Title: Yellow Line
Author: Sylvia Olsen
Synopsis: Where I come from, kids are divided into two groups. White kids on one side, Indiands, or First Nations, on the other. Sides of the room, sides of the field, the smoking pit, the hallway, the washrooms; you name it. We're on one side and they're on the other. They live on one side of the Forks River bridge, and we live on the other side. They hang out in their village, and we hang out in ours.
Yellow Line is a very...educational book. There are some books that you just know that they were designed to teach a lesson about life and to deal with teenagers in a way in which they will understand. That being said, Yellow Line was well written, but kind of boring. It's like..okay, the lesson here is that skin-color doesn't matter and that Native Americans and white people should get along, despite their tendency to be racist towards each other. Personally, I was pretty offended by some of the stuff that was said. I know that is what the author was going for, but even as a kid I would never have dared say some of the stuff these kids do. Not to mention the parents! I sincerely hope America's parents are not as racist as those in Yellow Line, or else the entire country is in trouble when it comes to interracial marriages (by the way...IR marriages rates went up FIFTEEN percent in the last 5 years...so I'm just saying that it doesn't look like America is as racist as this book makes us out to be...)
The whole line of Orca books are very short...most of them hover around 100 pages, and that makes it very difficult to find a connection to the characters. There is enough plot and a story to get behind, but because everything happens so quickly you kind of blink and then the story is over. The plot revolves around relationships...mostly that a Native American and a white girl start dating and it stirs up the small town where they live in. Vince, a white kid, gets upset because he kind of had a crush on the girl and starts causing trouble with the NA kids. Those kids in turn try to beat him and his friends up, causing everything to spin out of control until someone gets hurt. Like I said...good story, but not enough substance for my tastes. I literally finished the book in 20 minutes and haven't thought about it until I sat down to write this review.
Title: Above the Veil
Author: Garth Nix
Series: The Seventh Tower #4
Synopsis: The Underfolk are restless. For a long time, they have kept quiet, occupying the lower levels of the Castle. But now they are going to be heard... Tal and Milla are no longer alone in their quest for the truth about their world. They have been joined by Crow, a rebel Underfolk, and his band of conspirators. They know many secrets about the Castle--and are on the verge of uncovering the greatest secret of all. The darkness is growing deeper. The shadows are growing stronger. And Tal and Milla are in greater danger than ever before.
Above the Veil seems to be the true turning point in the series. Throughout the series there have been a lot of mysterious occurances and puzzling side-stories but in this book we finally get some questions answered and the over-all plot finally solidifies into something more than just...run from bad guys! This book sees an addition of characters as well as we actually meet some Underfolk (Free Folk if you wanna get specific because these are the Underfolk who want to fight the Chosen's reign.) Crow was a dastardly dude...but to understand the reason to his twisted psyche you have to look no further than his handicapped brother...made so by uncaring, cruel Chosen. Both Tal and Milla continue to grow, but occasionally fall back to their own ways. For instance, in a fit of pig-headedness, Milla decides to give herself to the ice to make up for her misdeeds in the Castle. She is only saved by a certain set of circumstances. Tal also has a few moments of chosen arrogance which could turn the Underfolk against him, but he eventually deals with it and learns to work together with Crow and the others.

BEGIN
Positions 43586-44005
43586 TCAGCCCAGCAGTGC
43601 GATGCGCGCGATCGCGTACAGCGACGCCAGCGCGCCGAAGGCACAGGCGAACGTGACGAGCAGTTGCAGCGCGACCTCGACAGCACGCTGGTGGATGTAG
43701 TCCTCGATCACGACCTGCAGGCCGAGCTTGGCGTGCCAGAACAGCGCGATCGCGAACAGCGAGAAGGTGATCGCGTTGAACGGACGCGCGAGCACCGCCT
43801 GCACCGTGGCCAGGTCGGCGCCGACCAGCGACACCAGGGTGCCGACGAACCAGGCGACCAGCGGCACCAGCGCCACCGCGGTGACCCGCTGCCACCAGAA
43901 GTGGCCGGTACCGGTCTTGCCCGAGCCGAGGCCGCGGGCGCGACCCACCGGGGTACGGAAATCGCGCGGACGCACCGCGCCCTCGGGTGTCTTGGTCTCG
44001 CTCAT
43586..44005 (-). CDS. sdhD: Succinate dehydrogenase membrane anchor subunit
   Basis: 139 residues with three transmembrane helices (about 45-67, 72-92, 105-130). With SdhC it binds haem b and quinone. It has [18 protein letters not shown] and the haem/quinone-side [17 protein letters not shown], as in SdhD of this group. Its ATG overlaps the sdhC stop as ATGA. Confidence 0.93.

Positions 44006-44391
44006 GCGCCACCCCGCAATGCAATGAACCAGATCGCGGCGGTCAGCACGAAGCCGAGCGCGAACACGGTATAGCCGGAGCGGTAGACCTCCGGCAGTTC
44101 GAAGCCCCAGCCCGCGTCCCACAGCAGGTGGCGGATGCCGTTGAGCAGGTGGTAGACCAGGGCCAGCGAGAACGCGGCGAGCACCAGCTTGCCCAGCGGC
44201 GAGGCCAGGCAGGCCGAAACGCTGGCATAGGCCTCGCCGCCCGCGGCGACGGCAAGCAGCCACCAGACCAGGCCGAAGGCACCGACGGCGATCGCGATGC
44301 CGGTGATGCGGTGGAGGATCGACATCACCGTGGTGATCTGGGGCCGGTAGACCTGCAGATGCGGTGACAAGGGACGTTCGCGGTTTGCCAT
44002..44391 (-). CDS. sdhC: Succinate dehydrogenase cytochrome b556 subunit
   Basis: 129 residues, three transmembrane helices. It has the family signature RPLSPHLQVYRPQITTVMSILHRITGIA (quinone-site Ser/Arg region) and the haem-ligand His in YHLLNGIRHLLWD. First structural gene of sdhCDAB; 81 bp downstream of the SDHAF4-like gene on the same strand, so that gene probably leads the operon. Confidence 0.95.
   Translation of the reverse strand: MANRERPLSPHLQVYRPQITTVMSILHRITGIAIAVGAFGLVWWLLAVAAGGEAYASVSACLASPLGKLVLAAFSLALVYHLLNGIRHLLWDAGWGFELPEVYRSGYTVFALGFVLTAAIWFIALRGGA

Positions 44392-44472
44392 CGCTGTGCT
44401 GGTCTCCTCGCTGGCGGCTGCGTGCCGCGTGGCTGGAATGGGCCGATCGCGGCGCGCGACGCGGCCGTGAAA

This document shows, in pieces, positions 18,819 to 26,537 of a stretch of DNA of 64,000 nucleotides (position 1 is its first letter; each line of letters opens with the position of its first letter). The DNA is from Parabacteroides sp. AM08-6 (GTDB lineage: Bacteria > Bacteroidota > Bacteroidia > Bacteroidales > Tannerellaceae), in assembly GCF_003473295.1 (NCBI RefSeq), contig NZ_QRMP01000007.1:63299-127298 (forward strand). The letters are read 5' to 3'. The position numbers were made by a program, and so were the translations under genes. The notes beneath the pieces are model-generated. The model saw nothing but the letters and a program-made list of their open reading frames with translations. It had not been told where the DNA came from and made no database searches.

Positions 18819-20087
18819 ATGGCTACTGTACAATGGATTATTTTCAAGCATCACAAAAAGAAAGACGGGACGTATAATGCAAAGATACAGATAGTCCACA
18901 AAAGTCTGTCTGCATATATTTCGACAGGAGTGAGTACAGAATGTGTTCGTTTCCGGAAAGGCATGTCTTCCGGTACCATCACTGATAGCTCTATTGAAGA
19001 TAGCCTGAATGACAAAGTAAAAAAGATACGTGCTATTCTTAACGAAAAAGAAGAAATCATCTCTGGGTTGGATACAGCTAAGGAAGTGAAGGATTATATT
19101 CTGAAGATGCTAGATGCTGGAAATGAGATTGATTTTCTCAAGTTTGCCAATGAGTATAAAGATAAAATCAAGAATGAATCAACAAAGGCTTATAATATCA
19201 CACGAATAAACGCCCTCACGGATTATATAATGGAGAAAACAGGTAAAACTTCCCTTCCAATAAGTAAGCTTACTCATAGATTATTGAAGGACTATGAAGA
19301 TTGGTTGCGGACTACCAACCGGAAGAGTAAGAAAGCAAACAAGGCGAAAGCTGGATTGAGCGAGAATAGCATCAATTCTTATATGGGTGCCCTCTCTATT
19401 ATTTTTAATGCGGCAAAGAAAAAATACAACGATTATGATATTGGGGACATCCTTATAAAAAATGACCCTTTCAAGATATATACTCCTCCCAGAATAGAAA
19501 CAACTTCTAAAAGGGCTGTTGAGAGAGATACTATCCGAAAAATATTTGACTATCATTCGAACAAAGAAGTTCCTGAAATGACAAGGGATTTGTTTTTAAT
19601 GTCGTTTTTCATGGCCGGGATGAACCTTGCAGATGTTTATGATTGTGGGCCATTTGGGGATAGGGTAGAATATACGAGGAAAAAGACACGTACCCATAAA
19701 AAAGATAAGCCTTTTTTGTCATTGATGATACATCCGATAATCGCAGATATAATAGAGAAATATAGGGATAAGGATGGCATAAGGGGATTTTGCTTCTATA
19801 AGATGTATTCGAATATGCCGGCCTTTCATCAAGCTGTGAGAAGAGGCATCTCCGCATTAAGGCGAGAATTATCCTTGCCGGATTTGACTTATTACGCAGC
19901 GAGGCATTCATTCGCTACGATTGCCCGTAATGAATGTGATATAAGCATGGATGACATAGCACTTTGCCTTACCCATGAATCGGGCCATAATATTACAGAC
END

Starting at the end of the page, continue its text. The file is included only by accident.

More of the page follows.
Shadowmaster Sushin never fails to freak me out. He's an absolute CREEP. From the shadows moving beneath his skin, to his ability to take mortal wounds and laugh about them, he's one of the best villains I've seen in YA literature. Also commendable, is Sushin's ability to thwart Tal and Milla's plans every step of the way. It just seems like he's always one step ahead of the pair and it makes their situation even more dire as the series goes on. I love the tension, the suspense, and of course all the shadow/light fighting action!
My only problems with this book were kind of petty. For one thing, I got irritated with the constant obstacles. Every chapter would end with the characters in some dire straights, then the resolution would come in the beginning of the following chapter and immediately after the resolution, something even worse would happen. It left a constant up and down of emotions that kind of tired me out rather than kept me entertained. Also, like most of the others in the series, there is absolutely no resolution to the story at the end of Above the Veil. The book ends abruptly with huge cliffhangers and questions bouncing around in your skull. You've got to have the entire series on hand when you read The Seventh Tower, or you will find yourself insufferably angry when you realize that you will have to wait days/weeks/etc. to get your questions answered.
~~~I read these two books as part of the All Male Review challenge going on at the Unread Reader's right now! You still have time to sign up and this week there is also a giveaway hop going on so make sure to check it out!!